“This Wednesday is World Refugee Day and it is a reminder of the importance of addressing displacement across borders and at home,” said Naveed Hussain, UNHCR’s Representative in Yemen, while visiting a school in the Crater district in Aden on 17 June that has been used a collective centre for the displaced from Abyan.
Yemen is in the midst of a complex emergency and its humanitarian needs continue to grow at an alarming rate with record-high levels of displacement of its own citizens; there are over 170,000 registered internally displaced persons (IDPs) from Abyan and a further 314,000 Yemenis displaced due to conflicts in the north. Despite this, Yemen continues to live up to its international obligations and hosts over 224,000 refugees, mainly from Somalia. As well, due to drought, conflict, political instability and human rights violations in the Horn of Africa, there has been an increasing influx of people fleeing across the Arabian and Red Sea into Yemen in search of safety, protection and economic opportunities. There were over 103,000 new arrivals in 2011 and 51,000 people have arrived along Yemen’s shores so far this year. UNHCR provides assistance and protection to some three quarter of a million refugees and internally displaced persons, working across the country in the areas of greatest need.
UNHCR has been responding to the IDP crisis in the south since it first began in May of last year, providing life-saving assistance to IDPs. UNHCR recently created alternative shelter space for over 600 IDPs that had been living in collective centres in schools, freeing up classroom space for some 6,000 students. The office has also been responding to the recent developments in Abyan, providing assistance to those who have returned already and is gauging the intent of the people from Abyan that have found refuge in Aden and other southern governorates. Most families are eager to return and have sent their young men to check on properties and assess the general situation. UNHCR has always considered return to a person’s place of origin as a preferred solution, provided conditions are conducive to return. UNHCR has been assessing areas of potential return, supports the needs and interests of the displaced and recognizes the IDP’s concerns over safety as well as the availability of livelihood opportunities.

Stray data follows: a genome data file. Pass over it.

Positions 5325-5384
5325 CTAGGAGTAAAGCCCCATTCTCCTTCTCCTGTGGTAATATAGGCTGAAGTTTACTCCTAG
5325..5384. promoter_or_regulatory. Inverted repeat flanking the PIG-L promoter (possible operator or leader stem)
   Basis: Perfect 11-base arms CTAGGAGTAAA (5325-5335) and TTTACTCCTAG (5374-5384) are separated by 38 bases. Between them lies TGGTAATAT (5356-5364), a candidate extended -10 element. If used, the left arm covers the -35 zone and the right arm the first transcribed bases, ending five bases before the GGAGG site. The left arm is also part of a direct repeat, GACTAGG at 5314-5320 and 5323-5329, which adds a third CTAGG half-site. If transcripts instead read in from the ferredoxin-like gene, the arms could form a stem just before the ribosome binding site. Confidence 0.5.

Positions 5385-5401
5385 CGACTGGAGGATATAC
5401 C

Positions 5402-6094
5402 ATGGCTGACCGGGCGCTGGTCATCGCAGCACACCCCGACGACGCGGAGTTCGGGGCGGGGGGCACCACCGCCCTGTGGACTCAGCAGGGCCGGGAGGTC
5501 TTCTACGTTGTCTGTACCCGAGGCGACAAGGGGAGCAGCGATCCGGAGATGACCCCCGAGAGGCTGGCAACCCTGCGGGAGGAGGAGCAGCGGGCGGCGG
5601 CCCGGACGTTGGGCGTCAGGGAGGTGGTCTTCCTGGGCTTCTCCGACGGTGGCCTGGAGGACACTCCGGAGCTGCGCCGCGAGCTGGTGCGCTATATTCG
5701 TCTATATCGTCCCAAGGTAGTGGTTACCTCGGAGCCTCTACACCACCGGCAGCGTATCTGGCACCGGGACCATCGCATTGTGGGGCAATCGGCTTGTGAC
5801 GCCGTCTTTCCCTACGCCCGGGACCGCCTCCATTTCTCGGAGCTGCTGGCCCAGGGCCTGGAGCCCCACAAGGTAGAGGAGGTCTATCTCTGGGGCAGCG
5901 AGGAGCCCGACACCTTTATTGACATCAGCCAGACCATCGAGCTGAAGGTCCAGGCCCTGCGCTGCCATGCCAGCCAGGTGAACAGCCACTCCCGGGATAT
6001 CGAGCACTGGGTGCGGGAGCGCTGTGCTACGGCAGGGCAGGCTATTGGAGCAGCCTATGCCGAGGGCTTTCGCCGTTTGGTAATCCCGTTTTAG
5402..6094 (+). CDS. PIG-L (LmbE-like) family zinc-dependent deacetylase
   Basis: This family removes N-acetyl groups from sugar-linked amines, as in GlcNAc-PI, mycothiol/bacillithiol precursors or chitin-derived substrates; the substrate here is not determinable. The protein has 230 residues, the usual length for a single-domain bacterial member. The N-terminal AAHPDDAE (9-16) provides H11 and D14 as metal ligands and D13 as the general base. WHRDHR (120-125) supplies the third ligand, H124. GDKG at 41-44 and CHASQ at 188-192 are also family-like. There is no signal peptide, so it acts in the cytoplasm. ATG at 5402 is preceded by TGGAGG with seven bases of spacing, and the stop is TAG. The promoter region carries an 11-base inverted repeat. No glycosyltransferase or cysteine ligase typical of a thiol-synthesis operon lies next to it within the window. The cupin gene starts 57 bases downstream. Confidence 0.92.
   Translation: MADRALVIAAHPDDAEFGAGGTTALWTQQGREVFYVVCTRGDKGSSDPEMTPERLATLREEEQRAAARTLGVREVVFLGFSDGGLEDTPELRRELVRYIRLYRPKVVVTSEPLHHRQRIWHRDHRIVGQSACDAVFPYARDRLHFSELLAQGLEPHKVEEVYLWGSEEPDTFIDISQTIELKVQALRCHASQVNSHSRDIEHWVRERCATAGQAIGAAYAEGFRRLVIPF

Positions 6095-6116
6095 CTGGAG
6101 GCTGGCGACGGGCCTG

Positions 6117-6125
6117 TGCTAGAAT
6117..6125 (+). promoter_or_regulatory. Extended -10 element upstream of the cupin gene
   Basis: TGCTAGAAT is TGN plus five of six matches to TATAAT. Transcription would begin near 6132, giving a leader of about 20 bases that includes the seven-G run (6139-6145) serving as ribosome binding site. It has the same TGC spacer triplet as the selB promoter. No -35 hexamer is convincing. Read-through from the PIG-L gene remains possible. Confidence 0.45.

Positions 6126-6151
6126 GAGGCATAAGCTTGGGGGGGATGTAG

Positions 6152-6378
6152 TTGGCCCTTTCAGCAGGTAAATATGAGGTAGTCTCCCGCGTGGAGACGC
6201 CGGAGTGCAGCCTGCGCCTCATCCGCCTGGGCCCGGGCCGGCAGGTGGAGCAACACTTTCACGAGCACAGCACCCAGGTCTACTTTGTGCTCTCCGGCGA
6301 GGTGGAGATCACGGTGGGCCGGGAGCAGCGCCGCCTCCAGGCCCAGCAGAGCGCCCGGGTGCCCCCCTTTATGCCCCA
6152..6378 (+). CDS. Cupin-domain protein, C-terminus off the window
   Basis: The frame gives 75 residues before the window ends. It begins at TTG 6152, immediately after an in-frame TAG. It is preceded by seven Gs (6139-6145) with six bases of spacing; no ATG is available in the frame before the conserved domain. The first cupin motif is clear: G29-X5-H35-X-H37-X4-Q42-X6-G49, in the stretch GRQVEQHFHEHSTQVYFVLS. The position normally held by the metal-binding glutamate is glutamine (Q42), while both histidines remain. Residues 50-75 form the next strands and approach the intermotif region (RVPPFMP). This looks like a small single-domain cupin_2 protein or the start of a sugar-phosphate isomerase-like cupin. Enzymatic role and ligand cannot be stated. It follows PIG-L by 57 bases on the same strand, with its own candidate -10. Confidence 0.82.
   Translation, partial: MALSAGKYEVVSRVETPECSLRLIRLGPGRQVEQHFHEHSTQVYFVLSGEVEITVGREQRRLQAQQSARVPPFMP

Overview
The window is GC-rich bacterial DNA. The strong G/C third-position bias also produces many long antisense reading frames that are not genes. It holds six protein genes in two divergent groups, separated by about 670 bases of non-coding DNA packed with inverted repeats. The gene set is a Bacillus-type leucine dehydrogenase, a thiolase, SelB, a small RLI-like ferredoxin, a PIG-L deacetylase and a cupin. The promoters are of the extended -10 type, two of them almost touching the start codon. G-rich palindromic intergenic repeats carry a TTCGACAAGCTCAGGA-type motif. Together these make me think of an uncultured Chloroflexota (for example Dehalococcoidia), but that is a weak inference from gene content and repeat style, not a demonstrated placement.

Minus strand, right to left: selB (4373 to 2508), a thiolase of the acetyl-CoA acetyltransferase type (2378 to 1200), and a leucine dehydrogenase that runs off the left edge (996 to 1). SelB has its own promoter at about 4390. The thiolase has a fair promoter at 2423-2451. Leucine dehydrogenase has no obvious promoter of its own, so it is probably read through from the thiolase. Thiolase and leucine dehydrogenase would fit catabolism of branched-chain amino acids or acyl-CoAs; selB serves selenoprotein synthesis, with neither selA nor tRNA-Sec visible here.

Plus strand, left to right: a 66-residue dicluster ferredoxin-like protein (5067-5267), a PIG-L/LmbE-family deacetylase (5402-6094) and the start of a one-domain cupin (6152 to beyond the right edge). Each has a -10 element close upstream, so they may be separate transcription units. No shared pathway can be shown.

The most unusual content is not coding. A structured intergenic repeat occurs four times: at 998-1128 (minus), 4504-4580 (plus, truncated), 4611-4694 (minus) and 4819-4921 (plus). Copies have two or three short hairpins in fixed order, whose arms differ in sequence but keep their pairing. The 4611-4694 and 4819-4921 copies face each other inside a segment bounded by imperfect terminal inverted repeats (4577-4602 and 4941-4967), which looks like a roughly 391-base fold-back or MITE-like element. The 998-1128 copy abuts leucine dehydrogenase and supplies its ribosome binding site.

“Addressing displacement is a key component of promoting stability in the country. No meaningful or lasting resolution to these conflicts can be achieved without addressing the plight of Yemen's internally displaced persons,” Mr. Hussain went on to say. “UNHCR continues to support the government’s efforts to assist refugees, for whom Yemen has always shown great hospitality, and for the Yemenis displaced from their homes due to conflict. Yemen also needs the continued support of its neighbours and the international community during this critical transitional period in order to ensure peace and stability in the country and the region.”
For further information, please contact UNHCR Yemen:
Teddy Leposky, Public Information/External Relations Officer, email@example.com
Dania Khan, Executive Assistant, firstname.lastname@example.org